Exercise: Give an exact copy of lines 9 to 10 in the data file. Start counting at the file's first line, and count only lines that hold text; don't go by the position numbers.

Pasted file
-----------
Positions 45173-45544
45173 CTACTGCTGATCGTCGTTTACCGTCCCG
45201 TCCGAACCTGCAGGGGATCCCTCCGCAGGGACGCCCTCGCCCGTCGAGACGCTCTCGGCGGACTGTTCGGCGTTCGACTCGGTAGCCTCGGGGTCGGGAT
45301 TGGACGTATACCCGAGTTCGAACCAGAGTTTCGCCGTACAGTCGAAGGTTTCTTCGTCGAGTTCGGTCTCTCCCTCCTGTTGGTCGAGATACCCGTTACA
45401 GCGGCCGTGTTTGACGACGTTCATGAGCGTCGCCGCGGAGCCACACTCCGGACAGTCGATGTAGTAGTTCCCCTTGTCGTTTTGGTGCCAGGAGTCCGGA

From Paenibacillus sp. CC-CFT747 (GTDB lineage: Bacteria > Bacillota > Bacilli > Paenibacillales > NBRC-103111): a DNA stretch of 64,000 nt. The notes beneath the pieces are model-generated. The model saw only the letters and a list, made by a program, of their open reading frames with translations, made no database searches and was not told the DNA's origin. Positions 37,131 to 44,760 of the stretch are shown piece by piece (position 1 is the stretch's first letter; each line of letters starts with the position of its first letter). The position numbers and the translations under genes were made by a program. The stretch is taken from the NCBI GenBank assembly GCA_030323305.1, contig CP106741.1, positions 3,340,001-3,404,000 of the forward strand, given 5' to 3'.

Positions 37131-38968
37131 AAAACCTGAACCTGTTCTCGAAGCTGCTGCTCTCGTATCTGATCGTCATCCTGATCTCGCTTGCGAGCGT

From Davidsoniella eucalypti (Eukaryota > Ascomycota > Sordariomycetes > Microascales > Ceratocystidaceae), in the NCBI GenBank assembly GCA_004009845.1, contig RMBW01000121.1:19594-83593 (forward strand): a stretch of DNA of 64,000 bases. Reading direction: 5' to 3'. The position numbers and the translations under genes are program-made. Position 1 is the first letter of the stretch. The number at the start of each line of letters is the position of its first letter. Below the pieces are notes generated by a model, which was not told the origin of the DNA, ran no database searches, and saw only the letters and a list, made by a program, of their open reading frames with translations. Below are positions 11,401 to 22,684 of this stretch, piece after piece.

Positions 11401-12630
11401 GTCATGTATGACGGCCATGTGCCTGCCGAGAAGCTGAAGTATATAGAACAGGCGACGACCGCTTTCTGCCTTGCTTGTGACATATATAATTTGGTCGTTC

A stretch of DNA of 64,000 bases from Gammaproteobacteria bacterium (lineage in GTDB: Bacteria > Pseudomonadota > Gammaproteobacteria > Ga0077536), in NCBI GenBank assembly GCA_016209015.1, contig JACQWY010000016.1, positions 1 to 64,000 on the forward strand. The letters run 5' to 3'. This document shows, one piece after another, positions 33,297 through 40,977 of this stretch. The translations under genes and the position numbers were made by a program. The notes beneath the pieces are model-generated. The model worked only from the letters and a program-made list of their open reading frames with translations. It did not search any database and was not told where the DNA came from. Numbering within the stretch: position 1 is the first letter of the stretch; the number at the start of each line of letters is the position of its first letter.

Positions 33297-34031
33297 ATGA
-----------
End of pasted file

From Davidsoniella eucalypti (Eukaryota > Ascomycota > Sordariomycetes > Microascales > Ceratocystidaceae), in the NCBI GenBank assembly GCA_004009845.1, contig RMBW01000121.1:19594-83593 (forward strand): a stretch of DNA of 64,000 bases. Reading direction: 5' to 3'. The position numbers and the translations under genes are program-made. Position 1 is the first letter of the stretch. The number at the start of each line of letters is the position of its first letter. Below the pieces are notes generated by a model, which was not told the origin of the DNA, ran no database searches, and saw only the letters and a list, made by a program, of their open reading frames with translations. Below are positions 11,401 to 22,684 of this stretch, piece after piece.

Positions 11401-12630